I can still find a significant number of the bumper stickers, the ones that say “Support Our Troops’, but I am perplexed as to what message that statement is meant to convey.
Does it mean we are satisfied with whatever actions the troops take in their day to day activities or does it mean that the troops have earned our respect and that we appreciate they are doing a very demanding and sometimes dangerous job on our behalf?
I am hoping for the latter, but recent news items would seem to indicate that perhaps we have just been giving lip service to our expressions of compassion toward these young men and women.
I would have thought that anyone who took the job of defending our freedom and who might have suffered serious physical and mental health injuries as a consequence would be entitled to our deepest and most reverent respect.
Through our elected officials we sanctioned their actions and have enjoyed the consequences of their sacrifices.
And we seem to take a great deal of pride in their efforts which we commemorate at Remembrance Day ceremonies every November 11.
But is that where our commitment should end? These veterans are not like Christmas decorations that we can conveniently pack away until the next season. They should be permanent reminders of the cost of protecting our freedoms and way of life; they should, at the very least, be granted the best possible compensation and convalescence we can provide.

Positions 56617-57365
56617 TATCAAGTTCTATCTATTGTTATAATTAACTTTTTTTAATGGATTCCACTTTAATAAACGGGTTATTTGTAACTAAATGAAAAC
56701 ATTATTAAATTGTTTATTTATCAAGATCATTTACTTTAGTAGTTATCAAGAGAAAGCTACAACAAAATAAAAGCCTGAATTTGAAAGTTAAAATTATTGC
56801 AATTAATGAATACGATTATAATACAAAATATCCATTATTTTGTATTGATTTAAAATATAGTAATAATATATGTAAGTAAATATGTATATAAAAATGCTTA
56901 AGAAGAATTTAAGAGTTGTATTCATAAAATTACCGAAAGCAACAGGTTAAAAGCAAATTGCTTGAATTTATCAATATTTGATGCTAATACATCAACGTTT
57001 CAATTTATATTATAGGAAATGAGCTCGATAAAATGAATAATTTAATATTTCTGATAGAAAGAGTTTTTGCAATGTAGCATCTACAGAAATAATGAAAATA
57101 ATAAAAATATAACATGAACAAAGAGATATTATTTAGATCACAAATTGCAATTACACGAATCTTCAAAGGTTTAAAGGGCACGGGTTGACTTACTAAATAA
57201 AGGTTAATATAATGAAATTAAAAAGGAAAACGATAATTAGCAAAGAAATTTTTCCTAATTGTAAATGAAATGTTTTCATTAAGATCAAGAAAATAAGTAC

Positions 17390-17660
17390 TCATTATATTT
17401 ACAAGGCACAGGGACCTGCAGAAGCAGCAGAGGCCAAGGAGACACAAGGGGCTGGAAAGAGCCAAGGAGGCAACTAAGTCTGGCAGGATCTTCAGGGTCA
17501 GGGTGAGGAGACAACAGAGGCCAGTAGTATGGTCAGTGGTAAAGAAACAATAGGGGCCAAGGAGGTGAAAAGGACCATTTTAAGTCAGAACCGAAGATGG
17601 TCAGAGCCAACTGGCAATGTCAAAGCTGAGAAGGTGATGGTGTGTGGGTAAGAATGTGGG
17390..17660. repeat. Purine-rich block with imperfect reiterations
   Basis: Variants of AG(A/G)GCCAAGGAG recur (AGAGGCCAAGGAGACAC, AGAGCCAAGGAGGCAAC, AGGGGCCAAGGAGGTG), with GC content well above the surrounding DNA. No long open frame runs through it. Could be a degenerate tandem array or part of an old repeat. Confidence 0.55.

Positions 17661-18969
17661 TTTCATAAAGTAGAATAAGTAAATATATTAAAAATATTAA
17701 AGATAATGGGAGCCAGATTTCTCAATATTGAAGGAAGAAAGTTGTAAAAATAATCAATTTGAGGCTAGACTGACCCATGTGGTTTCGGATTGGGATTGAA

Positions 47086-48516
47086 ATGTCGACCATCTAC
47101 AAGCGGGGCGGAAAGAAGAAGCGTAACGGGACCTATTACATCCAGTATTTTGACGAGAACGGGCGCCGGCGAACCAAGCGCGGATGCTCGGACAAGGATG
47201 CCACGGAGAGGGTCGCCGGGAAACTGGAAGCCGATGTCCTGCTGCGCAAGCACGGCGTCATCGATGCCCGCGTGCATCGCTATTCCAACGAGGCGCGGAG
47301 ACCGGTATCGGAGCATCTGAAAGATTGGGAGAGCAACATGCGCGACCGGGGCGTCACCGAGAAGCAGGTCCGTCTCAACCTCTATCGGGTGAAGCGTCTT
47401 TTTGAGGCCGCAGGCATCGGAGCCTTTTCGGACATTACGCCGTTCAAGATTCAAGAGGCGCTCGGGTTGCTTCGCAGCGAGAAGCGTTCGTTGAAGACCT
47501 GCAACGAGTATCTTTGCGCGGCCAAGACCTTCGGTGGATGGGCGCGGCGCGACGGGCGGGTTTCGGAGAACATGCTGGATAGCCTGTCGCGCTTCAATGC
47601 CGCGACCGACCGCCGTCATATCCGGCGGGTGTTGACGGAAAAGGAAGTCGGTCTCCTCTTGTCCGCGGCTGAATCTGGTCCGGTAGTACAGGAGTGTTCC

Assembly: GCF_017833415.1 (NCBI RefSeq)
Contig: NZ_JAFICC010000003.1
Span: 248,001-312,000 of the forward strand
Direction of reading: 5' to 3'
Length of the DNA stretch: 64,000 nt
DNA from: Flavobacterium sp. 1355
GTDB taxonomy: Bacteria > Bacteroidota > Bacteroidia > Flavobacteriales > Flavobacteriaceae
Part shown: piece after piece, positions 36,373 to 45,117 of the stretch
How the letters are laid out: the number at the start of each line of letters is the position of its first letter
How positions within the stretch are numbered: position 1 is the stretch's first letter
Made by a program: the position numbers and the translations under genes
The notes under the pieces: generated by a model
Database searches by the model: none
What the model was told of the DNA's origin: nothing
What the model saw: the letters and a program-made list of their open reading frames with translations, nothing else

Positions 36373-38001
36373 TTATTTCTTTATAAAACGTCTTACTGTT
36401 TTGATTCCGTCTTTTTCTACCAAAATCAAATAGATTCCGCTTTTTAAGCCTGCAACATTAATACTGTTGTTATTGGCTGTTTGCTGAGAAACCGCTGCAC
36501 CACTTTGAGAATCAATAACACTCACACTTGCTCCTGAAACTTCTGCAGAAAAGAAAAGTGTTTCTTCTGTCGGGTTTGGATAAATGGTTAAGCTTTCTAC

Aside from the debacle that was the Minister Fantino affair, there is the ongoing struggle with PTSD (Post Traumatic Stress Disorder) and suicides. Again there is an editorial piece on the CBC news net that questions why this issue has not been properly addressed.
There are also issues concerning some living conditions for members of the Canadian Forces.
Yet, despite all these failings we continue to see Support our Troops proudly displayed on bumpers and tailgates. Perhaps it’s time that we showed our true commitment and made some noise on behalf of those whose voice is neither loud enough nor carries enough weight.
How much time and effort does it take to dispatch a short but poignant missive to your federal MP?
Probably about as much as it takes to mount a bumper sticker.